NBA PM: Head Scratching Free Agency Deals

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This past summer, in the NBA, it rained more than a spring day in Seattle. Some players clearly benefited more than others. As the NBA embarks upon its new economic era, player salaries will spike dramatically. We are entering a new world where role players will eventually be earning somewhere in the neighborhood of $10 million annually. The league’s rookie minimum, eventually, could surpass $1 million.

For that reason, it is imperative to understand that the salaries and numbers being committed to players today are being done with one eye toward the future.

The era of the “Super Max” and $30 million annual salaries, for sure, is upon us.

Still, the league isn’t there just yet, even if business is booming.

An 11 percent rise from the 2014-15 salary cap of $63 million is no accident. The NBA’s popularity continues to rise, as does its bottom line.

On July 8, the league announced that its 2015-16 salary cap is set at a higher than expected $70 million, beating even the most optimistic of forecasts.

Indeed, life in the NBA sure is good, and it is especially good if you happen to be the right player, at the right time and in the right situation.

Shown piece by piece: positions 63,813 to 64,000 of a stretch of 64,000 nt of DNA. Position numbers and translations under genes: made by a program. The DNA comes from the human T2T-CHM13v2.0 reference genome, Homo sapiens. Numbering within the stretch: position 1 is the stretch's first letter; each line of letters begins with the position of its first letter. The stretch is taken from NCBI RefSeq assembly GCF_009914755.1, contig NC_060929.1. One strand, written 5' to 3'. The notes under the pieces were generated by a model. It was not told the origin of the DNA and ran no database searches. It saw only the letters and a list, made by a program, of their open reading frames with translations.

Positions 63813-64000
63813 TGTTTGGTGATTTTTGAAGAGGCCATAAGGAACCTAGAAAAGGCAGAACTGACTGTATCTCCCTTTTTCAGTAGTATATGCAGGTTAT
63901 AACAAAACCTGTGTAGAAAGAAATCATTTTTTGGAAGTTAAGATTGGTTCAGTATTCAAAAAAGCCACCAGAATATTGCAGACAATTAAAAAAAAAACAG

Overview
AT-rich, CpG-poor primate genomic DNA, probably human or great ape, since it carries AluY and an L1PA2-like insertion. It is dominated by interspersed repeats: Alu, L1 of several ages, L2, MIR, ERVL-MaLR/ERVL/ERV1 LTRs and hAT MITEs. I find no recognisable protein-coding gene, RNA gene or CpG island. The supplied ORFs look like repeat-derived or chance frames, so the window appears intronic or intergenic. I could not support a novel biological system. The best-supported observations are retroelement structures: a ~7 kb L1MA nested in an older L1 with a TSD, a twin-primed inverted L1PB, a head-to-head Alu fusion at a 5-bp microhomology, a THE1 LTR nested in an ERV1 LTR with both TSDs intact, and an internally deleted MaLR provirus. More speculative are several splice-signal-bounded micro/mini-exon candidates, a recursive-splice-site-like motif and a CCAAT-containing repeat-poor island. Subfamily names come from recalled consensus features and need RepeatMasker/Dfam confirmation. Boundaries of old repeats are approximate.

Cory Joseph, Toronto Raptors: Four years, $30 million

If there is one example of a player “cashing in” on the new economic era, it would probably be Cory Joseph. Joseph, a 23-year-old who has shown some promise in flashes, will suit up for his hometown Toronto Raptors to the tune of a four-year deal worth about $30 million. Joseph is a hard working youngster who fought admirably and battled for his rotation minutes as a member of the San Antonio Spurs, but it is difficult to justify a $7.5 million annual salary for his production, thus far. Over the course of his four-year career, Joseph has played just 14.9 minutes per game and brings career averages of 5.9 points and 1.9 assists per game to Toronto.

Like Rajon Rondo did once upon a time, Joseph will have to live up to the contract. He was paid based on his promise, not his results. That’s not abnormal and it certainly is not bad, but it is true.